'Music in the Garden' Series, Sculpture Exhibit Sprout at Houston Botanic Garden

'Music in the Garden' Series, Sculpture Exhibit Sprout at Houston Botanic Garden

The grounds of Houston Botanic Garden; Seyba Diouf

GOODBYE CRISP AIR, hello humidity. Before things get really unbearable weather-wise in Houston, we can enjoy at least a few weeks of warmer, sunnier weather — perfect for outdoor gatherings and concerts.

On Sunday, May 5, Houston Botanic Garden continues its Music in the Garden Concert Series with Ndadie Begue, a celebration of West African culture with Houston-based, Senegalese singer and multi-instrumentalist Seyba Diouf. If you haven’t made it out to the sprawling gardens, located near the UH campus and featuring tons of walking trails and year-round exhibits, now’s a great time to check it out.

Loosely translated “fun meeting” from the Wolof language, Ndadie Begue will feature Diouf in performance with other musicians from Senegal, complementing the Garden’s current ZimSculpt exhibition of hundreds of hand-carved stone sculptures by Zimbabwean artists.

Diouf has toured internationally as a singer and instrumentalist; in addition to guitar and harmonica, he plays African percussion, including djembe, talking drum, and sabar, and xalam or ngoni — which can be described as a traditional West African lute.

Here in Houston, Diouf has made it his mission to represent the culture and beauty of Senegal. He has worked with students at both Houston Community College and Houston’s Kinder High School for the Performing and Visual Arts, where he has taught talking drum workshops and accompanied West African Dance classes taught in both the dance and theatre departments. He was also integral in the restaging of the musical Fela(inspired by the life of Nigerian musician and political activist Fela Kuti) at HSPVA in February 2019, by working with the students on the Afro Beat and polyrhythmic percussive style.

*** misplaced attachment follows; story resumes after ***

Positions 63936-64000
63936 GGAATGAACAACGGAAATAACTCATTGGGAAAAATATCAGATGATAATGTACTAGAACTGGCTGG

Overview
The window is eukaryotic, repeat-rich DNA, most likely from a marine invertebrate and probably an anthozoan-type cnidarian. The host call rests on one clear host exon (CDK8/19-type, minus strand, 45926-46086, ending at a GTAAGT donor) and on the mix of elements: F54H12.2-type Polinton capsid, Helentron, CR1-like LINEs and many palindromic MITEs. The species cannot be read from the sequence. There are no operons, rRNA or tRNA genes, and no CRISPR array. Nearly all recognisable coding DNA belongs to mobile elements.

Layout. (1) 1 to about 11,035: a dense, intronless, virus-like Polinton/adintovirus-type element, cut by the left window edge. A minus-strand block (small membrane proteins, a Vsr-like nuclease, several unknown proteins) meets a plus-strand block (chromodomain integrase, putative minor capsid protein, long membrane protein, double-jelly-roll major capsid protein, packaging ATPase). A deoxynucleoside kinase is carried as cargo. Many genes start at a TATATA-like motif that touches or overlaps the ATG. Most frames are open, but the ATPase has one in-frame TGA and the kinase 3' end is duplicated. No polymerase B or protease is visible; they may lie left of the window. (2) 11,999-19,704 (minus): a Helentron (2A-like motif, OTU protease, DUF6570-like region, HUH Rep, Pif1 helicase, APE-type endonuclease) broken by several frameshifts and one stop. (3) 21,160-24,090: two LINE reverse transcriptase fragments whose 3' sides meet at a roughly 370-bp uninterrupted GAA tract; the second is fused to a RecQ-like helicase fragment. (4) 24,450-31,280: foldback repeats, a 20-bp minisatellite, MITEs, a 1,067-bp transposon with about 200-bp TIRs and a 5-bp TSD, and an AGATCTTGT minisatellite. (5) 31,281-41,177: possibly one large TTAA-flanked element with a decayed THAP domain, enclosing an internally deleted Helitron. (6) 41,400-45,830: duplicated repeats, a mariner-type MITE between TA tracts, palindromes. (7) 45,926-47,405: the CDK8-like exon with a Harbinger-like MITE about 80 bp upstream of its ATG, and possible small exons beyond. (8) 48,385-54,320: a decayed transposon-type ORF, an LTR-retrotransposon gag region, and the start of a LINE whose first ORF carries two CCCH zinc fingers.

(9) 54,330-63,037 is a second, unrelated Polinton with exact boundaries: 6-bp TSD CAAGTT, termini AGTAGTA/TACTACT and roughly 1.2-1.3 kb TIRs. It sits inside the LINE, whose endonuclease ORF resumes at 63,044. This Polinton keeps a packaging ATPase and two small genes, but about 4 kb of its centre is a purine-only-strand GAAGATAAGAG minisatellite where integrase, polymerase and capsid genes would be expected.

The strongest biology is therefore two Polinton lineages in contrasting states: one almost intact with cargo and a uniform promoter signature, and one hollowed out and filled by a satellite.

The ZimSculpt exhibition, which runs through June 2, features works by Zimbabwean sculptors practicing the Shona sculpture tradition — named for the nation’s largest tribe. Since the 1960s, artists from various tribes in Zimbabwe and beyond, have transformed locally sourced serpentine stone into smooth, highly polished contemporary works of art. Visitors to ZimSculpt can observe sculptors creating these works in real time, using handheld tools including chisels, hammers, and files. There’s also an on-site, one-of-a-kind marketplace of fine African art — don’t forget, Mother’s Day is coming up fast!

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